The world is falling apart and there are plenty of people willing to take advantage. One of them is Pavel Kazakov, a Russian oilman with close ties to organized crime and an audacious idea: build a huge pipeline through the Balkans, get the Russian army to back him and everybody gets rich. Though NATO will object, the new American President's ...
The world is falling apart and there are plenty of people willing to take advantage. One of them is Pavel Kazakov, a Russian oilman with close ties to organized crime and an audacious idea: build a huge pipeline through the Balkans, get the Russian army to back him and everybody gets rich. Though NATO will object, the new American President's emphatic policy of isolationism will guarantee no effective opposition. Russia will dominate Europe. Kazakov will dominate the oil supply. But Kazakov hasn't reckoned with Patrick McLanahan. The young Air Force general leads a combat mission deep into Russia - until he is put in check by the President himself. Soon McLanahan and his team find themselves faced with a dire choice. Which is the greater threat: the dangerous empire in front of them - or the dangerous President at home?
Fine. Mass market (rack) paperback. Glued binding. 496 p. Audience: General/trade. Patrick McLanahan takes on an individual mission with international consequences. An oil magnate is seizing control of a collapsing Russa and must be stopped.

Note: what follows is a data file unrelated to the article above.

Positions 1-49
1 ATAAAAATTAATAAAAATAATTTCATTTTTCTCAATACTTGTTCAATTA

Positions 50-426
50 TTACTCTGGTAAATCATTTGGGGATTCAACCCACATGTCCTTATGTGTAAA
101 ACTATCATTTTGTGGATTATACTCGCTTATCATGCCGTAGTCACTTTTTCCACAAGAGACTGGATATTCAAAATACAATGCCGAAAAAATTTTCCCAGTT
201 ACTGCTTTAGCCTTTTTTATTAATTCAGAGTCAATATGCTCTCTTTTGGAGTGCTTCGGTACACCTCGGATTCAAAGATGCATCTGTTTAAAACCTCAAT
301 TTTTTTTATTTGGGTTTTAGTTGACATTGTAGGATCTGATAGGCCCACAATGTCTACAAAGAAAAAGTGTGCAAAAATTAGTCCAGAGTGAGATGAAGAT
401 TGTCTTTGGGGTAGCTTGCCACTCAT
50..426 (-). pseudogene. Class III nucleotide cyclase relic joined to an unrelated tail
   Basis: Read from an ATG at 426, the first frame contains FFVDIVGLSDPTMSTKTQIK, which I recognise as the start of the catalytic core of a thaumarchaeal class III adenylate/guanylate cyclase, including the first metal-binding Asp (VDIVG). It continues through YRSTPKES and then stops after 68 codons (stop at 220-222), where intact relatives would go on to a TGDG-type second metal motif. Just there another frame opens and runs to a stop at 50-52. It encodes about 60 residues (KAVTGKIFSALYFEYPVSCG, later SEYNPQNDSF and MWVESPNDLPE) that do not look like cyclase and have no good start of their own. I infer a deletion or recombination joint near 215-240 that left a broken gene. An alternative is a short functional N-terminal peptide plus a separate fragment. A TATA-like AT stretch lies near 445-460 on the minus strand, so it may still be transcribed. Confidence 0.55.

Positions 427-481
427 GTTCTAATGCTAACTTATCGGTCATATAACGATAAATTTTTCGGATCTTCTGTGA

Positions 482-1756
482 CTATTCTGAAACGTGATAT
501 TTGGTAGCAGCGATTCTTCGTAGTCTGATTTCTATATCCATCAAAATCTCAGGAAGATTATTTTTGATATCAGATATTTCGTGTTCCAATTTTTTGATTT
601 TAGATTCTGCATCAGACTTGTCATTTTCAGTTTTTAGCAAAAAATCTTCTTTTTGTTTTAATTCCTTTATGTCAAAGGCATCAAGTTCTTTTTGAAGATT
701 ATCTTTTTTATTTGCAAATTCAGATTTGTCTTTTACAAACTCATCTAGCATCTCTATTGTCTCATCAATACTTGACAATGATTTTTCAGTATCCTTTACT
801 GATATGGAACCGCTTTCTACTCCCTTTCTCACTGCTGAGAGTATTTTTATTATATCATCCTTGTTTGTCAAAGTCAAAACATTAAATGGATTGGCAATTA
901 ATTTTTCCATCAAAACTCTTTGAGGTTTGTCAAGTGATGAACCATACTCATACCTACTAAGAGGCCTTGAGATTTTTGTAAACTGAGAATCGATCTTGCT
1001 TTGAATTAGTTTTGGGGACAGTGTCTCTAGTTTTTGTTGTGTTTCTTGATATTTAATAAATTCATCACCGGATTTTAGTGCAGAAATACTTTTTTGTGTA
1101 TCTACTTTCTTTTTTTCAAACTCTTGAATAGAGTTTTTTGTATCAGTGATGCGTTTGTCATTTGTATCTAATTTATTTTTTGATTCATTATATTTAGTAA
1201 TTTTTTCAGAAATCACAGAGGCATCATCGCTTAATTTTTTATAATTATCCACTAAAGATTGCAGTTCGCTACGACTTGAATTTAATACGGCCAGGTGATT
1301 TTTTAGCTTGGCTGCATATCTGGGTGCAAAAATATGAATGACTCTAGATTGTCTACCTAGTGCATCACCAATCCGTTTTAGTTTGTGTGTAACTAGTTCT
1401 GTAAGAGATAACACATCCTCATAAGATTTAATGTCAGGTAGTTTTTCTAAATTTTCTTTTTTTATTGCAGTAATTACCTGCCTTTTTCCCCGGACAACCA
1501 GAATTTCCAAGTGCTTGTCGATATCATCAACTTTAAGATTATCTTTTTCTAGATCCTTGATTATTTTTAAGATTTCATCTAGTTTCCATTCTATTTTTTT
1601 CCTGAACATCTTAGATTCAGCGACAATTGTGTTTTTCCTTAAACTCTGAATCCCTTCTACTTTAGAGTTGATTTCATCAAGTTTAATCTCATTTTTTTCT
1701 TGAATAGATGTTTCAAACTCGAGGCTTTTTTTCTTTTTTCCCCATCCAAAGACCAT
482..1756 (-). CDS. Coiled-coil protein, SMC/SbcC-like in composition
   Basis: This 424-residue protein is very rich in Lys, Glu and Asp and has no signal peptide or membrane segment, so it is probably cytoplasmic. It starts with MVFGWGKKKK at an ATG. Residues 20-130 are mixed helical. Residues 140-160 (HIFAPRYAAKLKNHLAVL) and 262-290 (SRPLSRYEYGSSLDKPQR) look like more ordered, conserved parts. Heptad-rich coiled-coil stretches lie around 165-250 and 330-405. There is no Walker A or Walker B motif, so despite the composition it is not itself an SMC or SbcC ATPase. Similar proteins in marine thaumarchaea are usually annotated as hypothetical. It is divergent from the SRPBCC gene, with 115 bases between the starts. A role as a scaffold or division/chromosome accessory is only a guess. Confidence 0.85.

Publishers Weekly, 2001-04-23 Brown's raw enthusiasm for the nuts and bolts of military hardware still courses through his gung-ho renditions of the fictional air adventures of the U.S. armed forces (Battle Born; The Tin Man; etc.). Here, in Brown's 13th thriller, he offers up another flag-waving, jargon-heavy, air combat whopper starring daredevil pilot Patrick McLanahan. The Russian economy and military lie in ruins; the United States, now led by isolationist President Thomas Thorn, seems content to let Europe and the rest of the world go it alone. Seeing his opportunity, Russian drug lord and oilman Pavel Kazakov decides to build a huge new pipeline from the Black Sea to the Adriatic. The line will have to go through several countries that have already rejected the idea, but Kazakov has a secret weapon: a stealth war plane that he begins using to pick fights, bombing villages and shooting down opposing aircraft. His strategy is to provoke retaliation, thereby allowing the Russian army to invade countries that won't go along with his pipeline scheme. President Thorn may not care what Kazakov is up to, but McLanahan does and so do several of Brown's recurring characters, all rugged aviation patriots. They devise a counterstrategy to bring Kazakov's puppets face-to-face with the latest American military technology and fighting tactics. Though a captivating final dogfight over the Black Sea ups the drama level, Brown, a former air force captain, otherwise lets copious descriptions of military gadgets and procedures take precedence over action, which slows the plot to a crawl. For those who prefer their acronyms straight, this is the usual heady fare. (May 7) Copyright 2001 Cahners Business Information.
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